Hidden History: The Green Book

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SPRINGFIELD, Mo. — “Segregation, man … it meant you could only stop, get you some gas and keep moving,” Harold McPherson, who lived in Springfield during segregation, said. 

“Can we get some hot dogs? Go on outta here. There was never any accommodations available for African Americans, period.

“If you traveled across country, you either had to have relatives strategically located on the way to California or wherever you were going or you slept at a truck stop pulled off the side of the road and slept. So the green book was this guide that kept you from having to go through these uncomfortable situations.”
 
“They had to know when they went into a restaurant or went to a hotel that they wouldn’t have some sort of terrible confrontation.” John Sellars, the executive director of History Museum on the Square, said.

“Springfield had a very well defined definition of where you could go and couldn’t go, apartheid if you will,” McPherson said.

“In our neighborhood and most of the African American neighborhoods, there were what we call ‘rooming houses,'” McPherson said. “They were places where people could come in and rent a room, maybe get a meal and share a bathroom.”

“Alberta’s was a place for them to stay,” Sellars said. “The Grahams had little three cabins they could stay in. Those were the only two places they could stay. Alberta’s had food, Graham’s had food. … Springfield was no better or no worse than any other place.”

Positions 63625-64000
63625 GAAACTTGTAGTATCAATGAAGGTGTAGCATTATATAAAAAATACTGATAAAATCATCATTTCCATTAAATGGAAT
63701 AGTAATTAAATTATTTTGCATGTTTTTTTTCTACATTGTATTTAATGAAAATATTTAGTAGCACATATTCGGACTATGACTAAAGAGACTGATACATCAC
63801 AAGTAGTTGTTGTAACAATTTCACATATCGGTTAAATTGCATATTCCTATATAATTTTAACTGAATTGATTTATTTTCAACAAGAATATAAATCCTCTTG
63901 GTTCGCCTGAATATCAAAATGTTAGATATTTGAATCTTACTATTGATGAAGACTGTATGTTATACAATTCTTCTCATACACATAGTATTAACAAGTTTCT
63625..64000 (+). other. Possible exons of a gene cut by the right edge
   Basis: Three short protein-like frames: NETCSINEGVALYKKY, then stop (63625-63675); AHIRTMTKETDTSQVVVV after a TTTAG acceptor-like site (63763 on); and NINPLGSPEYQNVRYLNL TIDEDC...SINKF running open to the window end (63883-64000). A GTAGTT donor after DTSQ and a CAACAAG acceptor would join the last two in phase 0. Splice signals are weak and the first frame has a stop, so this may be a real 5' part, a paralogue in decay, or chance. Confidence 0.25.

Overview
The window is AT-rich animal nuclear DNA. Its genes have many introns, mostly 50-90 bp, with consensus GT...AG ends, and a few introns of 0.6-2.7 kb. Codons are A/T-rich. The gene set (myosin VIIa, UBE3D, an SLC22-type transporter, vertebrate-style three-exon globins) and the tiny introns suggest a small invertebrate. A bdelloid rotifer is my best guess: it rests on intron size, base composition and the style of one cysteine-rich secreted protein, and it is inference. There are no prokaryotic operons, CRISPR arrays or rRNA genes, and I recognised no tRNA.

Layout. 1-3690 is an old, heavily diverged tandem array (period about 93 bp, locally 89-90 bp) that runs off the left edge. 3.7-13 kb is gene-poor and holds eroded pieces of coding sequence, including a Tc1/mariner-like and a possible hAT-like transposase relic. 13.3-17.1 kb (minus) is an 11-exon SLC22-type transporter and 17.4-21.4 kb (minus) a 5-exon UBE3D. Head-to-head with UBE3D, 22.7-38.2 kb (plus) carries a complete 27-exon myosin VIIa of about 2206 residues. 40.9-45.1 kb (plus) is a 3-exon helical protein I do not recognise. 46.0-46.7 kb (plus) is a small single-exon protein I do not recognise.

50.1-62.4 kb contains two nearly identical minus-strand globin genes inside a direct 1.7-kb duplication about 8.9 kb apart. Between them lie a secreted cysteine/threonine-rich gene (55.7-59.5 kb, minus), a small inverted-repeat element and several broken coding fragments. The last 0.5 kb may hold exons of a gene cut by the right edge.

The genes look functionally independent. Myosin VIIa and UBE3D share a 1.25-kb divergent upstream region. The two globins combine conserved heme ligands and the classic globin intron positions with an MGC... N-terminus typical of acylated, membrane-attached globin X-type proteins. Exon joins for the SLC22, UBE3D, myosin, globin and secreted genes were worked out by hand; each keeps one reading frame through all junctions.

“We could eat at specific places we could go,” McPherson said. “The white places we could go in Springfield had a reservation of, ‘you can’t come in and sit down. You can come in and order at the cash register or you could take it out the back door.’

“For the most part, my parents and grandparents were totally against buying food for these places. ‘Don’t go in there – they can’t cook anyway.’ ‘Why would you go into a place that might spit in your food?'”

“Most African American people didn’t want to be subjected to that sort of ridicule. They didn’t want to go someplace and be subject to that sort of treatment.”

“Which I think explains why a lot of people back throughout the 40s, 50s, when I was growing up, didn’t take vacations.

“It didn’t bother me because it was all that was … I didn’t have anything to compare it to,” McPherson said. “I didn’t say ‘why are they treatin’ us like this?’ This was it, you know? We understood as a kid this was the rules and limitations that you had to abide by.”

“It didn’t come to me till later that this was wrong. I need to protest this … I need to destroy this idea.

“Confrontation sometimes takes very bad directions so I think a lot of people have learned that I’m not gonna change this and confront it by fighting these people.

“I’m going to make my life and move on.”

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